Late 17th century – German. Original found in the Medieval Crime Museum (Mittelalterliches Kriminalmuseum), in Germany.
The Executioner sword was a symbolic and ‘facilitator’ of judicial law. Many courtrooms displayed executioner swords on their walls. Their presence however was not solely symbolic, since it had a concrete purpose in the decapitation of the condemned. The blades of Executioner swords were typically engraved with vivid imagery of torture and punishment.
These swords generally featured broad, flat blades that end not in a point, but as a distinctive flat edge. The blade is heavily decorated as many executioner swords would be; and while in some cases the sword would be inscribed with the executioner’s name, in this case the inscription translates as “I spare no one” – a brutal message for criminals facing the executioner sword’s edge.
Beginning in or around the 1400’s, the practice of using swords for executions for capital offenses across Europe began to become more commonplace. It was only in the mid 16th century that specific swords would be used for this purpose as opposed to weapons of war. It is possible that the distinctive design of the Executioner’s Swords was created to distinguish them from combat weapons – this was a weapon of justice, not of war. The last execution using an Executioner’s Sword took place in Switzerland in 1868, after which mankind moved on to more “humane” methods of execution
Stylistically, Executioner’s Swords resembled broad, flat bars of metal more than actual weapons. This was due to the broad, flat blades that end not in a point, but as a distinctive flat edge – pointed tips being unnecessary as the Executioner’s Sword would never be thrust. They could vary in length and would usually have long handles suitable for a two-handed grip and maximum force being applied to the blow. By necessity, the swords were kept sharp – far sharper than would be practical for battlefield weapons as they would generally only need to do simple, carefully aimed blows to the back of an unarmored neck.
Faithfully crafted after a later historical model that survives in the Medieval Crime Museum (Mittelalterliches Kriminalmuseum), the ‘German Executioner sword’ is an imposing and powerful piece. Hefty, yet carefully balanced for its intended purpose, the 2.5 wide blade delivers powerful cutting blows. The blade is individually hand crafted from 5160 High Carbon steel and acid etched with stunning complexity, as the original compelling design.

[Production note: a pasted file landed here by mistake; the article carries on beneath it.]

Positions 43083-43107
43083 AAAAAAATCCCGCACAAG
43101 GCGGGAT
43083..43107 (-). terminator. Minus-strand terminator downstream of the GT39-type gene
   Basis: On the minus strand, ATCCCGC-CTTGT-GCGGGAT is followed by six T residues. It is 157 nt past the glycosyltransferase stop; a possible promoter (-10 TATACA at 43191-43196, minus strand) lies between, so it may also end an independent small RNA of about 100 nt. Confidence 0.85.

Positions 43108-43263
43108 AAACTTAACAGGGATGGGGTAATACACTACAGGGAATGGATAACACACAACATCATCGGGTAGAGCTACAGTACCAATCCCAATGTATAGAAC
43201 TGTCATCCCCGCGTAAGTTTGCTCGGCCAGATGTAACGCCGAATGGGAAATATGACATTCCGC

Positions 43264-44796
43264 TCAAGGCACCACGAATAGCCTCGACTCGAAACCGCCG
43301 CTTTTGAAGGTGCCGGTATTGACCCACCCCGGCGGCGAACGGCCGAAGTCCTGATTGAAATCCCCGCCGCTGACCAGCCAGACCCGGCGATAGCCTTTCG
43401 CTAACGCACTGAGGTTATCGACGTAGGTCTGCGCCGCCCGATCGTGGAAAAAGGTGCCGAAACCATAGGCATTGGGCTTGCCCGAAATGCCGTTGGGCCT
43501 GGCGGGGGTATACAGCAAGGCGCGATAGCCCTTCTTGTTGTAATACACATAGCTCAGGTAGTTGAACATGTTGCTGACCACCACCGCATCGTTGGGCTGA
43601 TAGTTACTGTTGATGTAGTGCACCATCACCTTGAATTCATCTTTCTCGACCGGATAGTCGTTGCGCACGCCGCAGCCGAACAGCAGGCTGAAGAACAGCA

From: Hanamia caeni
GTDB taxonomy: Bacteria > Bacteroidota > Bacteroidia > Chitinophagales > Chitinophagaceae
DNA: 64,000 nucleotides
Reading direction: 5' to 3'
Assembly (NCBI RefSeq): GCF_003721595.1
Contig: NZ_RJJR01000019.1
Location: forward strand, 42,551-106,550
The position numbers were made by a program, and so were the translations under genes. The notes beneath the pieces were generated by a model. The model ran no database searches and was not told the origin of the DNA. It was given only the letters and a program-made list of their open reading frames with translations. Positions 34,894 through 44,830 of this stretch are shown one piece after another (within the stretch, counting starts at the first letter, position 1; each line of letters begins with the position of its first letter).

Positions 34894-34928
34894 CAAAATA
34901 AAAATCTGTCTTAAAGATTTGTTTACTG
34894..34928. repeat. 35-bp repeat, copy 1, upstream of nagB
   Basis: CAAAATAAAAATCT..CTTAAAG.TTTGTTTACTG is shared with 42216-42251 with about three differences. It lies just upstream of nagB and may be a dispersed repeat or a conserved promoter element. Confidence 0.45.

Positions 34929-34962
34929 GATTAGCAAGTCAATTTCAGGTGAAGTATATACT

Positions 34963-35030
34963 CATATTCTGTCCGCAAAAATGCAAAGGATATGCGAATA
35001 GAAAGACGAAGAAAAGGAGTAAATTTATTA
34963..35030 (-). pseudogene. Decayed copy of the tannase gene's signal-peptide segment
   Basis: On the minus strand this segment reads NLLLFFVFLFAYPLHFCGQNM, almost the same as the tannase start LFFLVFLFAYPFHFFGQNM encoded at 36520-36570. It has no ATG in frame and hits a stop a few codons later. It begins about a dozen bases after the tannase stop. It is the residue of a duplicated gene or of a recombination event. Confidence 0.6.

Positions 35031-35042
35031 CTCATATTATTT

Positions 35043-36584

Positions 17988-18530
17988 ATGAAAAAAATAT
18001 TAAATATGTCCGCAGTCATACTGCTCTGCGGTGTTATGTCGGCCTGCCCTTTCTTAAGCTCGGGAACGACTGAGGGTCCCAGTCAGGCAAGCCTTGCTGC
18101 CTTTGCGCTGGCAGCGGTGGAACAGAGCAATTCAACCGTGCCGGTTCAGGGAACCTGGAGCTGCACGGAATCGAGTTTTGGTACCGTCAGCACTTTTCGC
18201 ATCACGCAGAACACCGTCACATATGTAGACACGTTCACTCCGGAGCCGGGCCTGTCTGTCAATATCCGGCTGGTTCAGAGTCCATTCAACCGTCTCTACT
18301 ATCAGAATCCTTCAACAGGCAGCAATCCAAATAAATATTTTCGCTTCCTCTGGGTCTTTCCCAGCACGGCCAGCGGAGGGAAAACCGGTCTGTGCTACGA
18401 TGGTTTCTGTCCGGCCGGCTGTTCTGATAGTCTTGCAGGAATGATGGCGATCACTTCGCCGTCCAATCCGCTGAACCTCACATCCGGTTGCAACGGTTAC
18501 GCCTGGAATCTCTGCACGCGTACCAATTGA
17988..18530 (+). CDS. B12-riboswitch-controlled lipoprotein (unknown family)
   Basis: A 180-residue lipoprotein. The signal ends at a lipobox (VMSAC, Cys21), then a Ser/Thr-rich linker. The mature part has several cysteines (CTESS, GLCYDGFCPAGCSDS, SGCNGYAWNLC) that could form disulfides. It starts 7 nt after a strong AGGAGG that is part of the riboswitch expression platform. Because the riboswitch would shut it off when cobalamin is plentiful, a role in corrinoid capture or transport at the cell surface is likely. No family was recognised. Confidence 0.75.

The Executioner sword is an impressive, elegant yet macabre piece. imbued with powerful symbolic meanings, the Executioner sword is a beefy, vibrant and assertive piece which will sure be the focal point of any collection !
Blade: 5160 High Carbon Steel. Dual Tempered HRc 60
48-50 at the core
Total length: 44.5″
Blade length: 35″
Blade width at base: 2 1/4″
Weight: 4 lbs
Photograph of the German Executioner Sword:
Medieval Crime Museum (Mittelalterliches Kriminalmuseum), in Germany.
Trevor Martin –
The sword i got was exactly as depicted nicely made aesthetically beautiful. , however it seems that during the quench starting id say about 8 in from the tip. the sword was twisted slightly and bent. This makes it have an awkward swing it likes to turn in the hand. Overall well made but i am sad it arrived to me this way.
Richard (verified owner) –
I got to say i am impressed with this blade. After ordering i was having some buyers remorse but after holding it in my hand and seeing the great quality. This sword is a beast, a very nice, well crafted blade. I read complaints the etching was bad but mine is good. Very clear and pronounced. The entire thing is solid, no rattle or looseness. The only thing that kinda took me back was when i noticed the 3 triangles at the tip of mine do not go all the way through the blade. After thinking about it I actually like it better that way. As far as functionality i have no doubt this blade could dish out and take some punishment. Honestly i bought this as a wall hanger/conversation piece and i doubt it will ever see much abusive testing. It is not designed or balanced for combat and i already own a ton of battleswords if i want to practice. It did cleave right through the box it came in, nice clean cut. It also passed the flex test no problem although i should add it is a pretty rigid blade. The only thing i do not like about this sword is its sheath. They should have made the tip of the sheath squared off. Not a huge deal since i dont plan on ever carrying it anyway so i still give it 5 stars. If you are looking for something different this is a cool sword.
Michael Wills (verified owner) –
This sword is absolutely beautiful. It’s wonderful to look at and hold, though I recommend doing so with gloves. The fittings picked up a light rust after 4 days of ownership, strangely enough, but the blade itself is fine.
Eyal Azerad –
Very strange. Please make sure to keep your swords in a environment that is not too humid. Surface rust can be removed quite easily, luckily. You can view our sword maintenance guide. It shouldn’t take more than 5 minutes to do. I would also recommend putting a small amount of light oil afterwards to keep it from rusting. The maintenance guide is found at the following link.
Jared (verified owner) –
It’s a little sharper on one side, but it’s a beautiful blade. The only problems I have are with the scabbard. It took some elbow grease to take the sword out the first time, and ever since I took it out it didn’t want to fully go back in. I had to force the sword back in the scabbard. However, after that the sword appears to go into the scabbard fine. A little on the difficult side, but it works. The last thing is that I have no idea how to tie the scabbard, is there any resource on how to tie it in the blog section that I’m not seeing?
All in all, I’m very pleased with this blade! 5 stars well deserved!